Using Scripts to Automate Layer settings
Scripts are used to automate repetitive tasks in AutoCAD. A good example for this would be modifying layer settings.
If you can type it, you can Script it. This means that you'll need to become familiar with the command line versions of several AutoCAD commands. To run the command line version of a dialog driven command, like LAYER, you prefix the command with a dash: -LAYER
So here's a typical scenario: You attach an architectural floor plan background to your drawing. Now you want to set all or some of the layers to a screened Color or Plot Style. You also want to Freeze all the architectural background Layers except those germane to your discipline. If the architect later adds a Layer to their background, and it now inconveniently shows up in your drawing, you can simply rerun the Script to Freeze it, restoring your drawing to the desired display state.
Use Notepad (or your favorite text editor) to create the Script ALAY.SCR; it must have the extension .SCR to be recognized as an AutoCAD Script. Enter the following lines (or similar):
LAYER C 51
Let's look at the Script line by line.
- Line 1 executes the Layer command, specifies the Color option and selects Color 51.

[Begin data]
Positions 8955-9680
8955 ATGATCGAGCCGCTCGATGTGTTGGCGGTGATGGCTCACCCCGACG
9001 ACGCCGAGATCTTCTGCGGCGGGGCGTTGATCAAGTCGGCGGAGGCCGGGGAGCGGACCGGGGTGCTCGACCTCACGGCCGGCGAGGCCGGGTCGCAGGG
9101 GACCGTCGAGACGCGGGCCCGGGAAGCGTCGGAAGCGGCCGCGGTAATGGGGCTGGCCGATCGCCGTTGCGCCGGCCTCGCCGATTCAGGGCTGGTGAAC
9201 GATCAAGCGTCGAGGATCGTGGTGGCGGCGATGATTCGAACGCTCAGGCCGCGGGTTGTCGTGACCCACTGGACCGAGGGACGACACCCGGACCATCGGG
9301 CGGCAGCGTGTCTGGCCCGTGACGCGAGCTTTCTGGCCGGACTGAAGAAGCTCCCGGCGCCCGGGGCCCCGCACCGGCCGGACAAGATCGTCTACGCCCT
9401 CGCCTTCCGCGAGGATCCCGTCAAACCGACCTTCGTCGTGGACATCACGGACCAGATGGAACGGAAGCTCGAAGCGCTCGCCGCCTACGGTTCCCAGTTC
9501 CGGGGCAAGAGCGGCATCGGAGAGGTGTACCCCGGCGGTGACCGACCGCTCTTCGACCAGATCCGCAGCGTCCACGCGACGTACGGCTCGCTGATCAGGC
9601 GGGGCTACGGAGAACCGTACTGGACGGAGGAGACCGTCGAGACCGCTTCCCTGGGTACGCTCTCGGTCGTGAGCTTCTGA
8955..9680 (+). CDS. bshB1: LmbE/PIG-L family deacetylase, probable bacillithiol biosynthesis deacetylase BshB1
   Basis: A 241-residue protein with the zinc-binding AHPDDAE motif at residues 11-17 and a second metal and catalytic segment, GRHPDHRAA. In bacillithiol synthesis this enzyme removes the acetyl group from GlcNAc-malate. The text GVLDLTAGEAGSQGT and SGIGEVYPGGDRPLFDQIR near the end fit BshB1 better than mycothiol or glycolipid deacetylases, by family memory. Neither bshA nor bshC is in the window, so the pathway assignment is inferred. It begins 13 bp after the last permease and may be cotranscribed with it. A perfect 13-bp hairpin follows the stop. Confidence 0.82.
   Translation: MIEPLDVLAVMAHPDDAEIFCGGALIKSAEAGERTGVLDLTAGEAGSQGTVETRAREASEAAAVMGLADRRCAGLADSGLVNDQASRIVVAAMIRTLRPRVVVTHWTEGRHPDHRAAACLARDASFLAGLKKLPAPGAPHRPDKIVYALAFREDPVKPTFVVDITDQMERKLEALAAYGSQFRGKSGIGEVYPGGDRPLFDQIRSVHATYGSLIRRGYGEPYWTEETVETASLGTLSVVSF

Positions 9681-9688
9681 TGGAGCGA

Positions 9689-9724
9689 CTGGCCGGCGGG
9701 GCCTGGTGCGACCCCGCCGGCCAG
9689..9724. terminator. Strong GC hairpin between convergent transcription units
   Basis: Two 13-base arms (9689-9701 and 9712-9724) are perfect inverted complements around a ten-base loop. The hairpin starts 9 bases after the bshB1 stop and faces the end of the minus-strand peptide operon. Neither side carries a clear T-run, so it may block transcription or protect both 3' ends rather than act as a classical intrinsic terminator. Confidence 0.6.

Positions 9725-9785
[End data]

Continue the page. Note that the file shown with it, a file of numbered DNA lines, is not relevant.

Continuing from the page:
- Line 2 uses wildcards to apply Color 51 to all Layers that are both Xref dependent (includes a "|") and start with A-.
- Lines 3 and 4 similarly reset the Room Number Layer to Color 2.
- Lines 5 and 6 Freeze all Xref Layers that begin with A-.
- The last two lines then Thaw all the Layers we want to display in our background, using wildcards where appropriate.
Some notes on our script:
- Execute the Script by typing SCRIPT and selecting ALAY.SCR from the Open dialog, or drag-and-drop the Script from Explorer, or put the Script on a Tool Palette.
- Notice that I didn't use -LAYER in the script; AutoCAD is smart enough to use the command line version of commands when called from a Script.
- Wildcards can be asterisks or question marks. Asterisks match multiple characters and question marks match a single character.
- Spaces act as enters in Scripts (similar to how they do at the command line), except where AutoCAD expects text entry then spaces are allowed (as in Layer names). That's why our Layer name entries are all on separate lines.
- The Layer command needs an additional Enter to exit the command, so be sure to include an extra blank line at the bottom of your Script.